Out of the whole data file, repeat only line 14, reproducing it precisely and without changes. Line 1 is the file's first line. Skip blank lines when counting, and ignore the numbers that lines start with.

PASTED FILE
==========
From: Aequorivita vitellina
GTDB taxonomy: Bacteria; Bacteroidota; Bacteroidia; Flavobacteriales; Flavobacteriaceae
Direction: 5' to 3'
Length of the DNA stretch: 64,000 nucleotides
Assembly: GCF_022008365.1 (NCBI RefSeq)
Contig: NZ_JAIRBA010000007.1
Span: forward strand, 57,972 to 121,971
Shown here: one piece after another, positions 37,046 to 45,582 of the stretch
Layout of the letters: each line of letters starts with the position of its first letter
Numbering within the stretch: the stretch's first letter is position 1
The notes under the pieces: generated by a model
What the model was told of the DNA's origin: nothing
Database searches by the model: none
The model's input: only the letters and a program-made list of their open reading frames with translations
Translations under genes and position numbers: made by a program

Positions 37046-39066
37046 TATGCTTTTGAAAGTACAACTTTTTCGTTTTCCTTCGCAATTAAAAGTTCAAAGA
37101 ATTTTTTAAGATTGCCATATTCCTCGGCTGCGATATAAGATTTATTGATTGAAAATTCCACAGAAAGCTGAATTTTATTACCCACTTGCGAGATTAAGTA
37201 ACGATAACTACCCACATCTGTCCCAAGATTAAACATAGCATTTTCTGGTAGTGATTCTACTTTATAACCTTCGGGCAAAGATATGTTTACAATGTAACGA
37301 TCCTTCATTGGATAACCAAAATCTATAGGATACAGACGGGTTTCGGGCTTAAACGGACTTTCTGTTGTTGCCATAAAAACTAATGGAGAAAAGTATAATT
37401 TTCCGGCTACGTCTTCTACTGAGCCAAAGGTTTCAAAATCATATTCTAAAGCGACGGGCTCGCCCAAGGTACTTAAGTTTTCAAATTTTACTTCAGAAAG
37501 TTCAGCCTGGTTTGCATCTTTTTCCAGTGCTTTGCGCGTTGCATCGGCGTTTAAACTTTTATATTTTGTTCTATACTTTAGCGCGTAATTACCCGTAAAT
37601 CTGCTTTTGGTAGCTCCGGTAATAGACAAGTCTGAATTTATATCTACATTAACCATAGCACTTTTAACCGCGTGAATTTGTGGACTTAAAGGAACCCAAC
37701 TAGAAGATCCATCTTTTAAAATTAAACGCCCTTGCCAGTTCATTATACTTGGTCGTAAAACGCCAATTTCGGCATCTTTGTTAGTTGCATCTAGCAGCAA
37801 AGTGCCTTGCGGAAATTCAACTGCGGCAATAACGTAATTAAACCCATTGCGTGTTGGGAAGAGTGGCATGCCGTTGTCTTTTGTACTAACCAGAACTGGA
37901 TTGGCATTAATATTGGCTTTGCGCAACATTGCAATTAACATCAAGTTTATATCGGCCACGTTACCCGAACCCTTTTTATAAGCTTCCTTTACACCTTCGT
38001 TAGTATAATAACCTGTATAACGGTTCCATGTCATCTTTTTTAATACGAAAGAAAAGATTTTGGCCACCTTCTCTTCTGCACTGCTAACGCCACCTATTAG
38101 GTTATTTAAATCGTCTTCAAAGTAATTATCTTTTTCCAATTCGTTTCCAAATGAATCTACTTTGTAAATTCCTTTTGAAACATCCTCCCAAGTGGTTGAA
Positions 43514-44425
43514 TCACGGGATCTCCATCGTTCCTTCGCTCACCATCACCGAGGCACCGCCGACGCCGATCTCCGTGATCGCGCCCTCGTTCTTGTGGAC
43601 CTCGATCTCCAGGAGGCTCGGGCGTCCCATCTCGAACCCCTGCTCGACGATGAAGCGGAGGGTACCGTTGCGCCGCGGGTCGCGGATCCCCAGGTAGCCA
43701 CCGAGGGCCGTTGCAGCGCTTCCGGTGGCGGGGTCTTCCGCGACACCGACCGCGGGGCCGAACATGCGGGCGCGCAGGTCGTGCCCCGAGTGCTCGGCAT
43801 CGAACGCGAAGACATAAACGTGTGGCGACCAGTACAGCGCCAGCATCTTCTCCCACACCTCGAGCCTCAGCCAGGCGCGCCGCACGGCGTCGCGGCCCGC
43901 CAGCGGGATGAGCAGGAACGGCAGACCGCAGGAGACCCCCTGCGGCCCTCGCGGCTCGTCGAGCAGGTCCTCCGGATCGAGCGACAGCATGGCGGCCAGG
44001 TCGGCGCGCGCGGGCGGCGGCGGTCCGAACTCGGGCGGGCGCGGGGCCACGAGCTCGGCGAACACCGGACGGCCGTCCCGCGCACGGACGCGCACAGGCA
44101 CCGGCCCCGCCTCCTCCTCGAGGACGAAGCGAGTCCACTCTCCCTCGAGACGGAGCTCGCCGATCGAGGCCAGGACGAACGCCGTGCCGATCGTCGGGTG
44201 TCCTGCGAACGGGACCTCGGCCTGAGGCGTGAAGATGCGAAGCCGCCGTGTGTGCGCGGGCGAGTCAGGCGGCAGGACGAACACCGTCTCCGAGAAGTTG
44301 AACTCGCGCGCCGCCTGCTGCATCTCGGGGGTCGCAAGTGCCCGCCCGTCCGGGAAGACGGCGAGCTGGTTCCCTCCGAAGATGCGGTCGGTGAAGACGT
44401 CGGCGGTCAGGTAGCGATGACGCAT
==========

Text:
The model's input: only the letters and a program-made list of their open reading frames with translations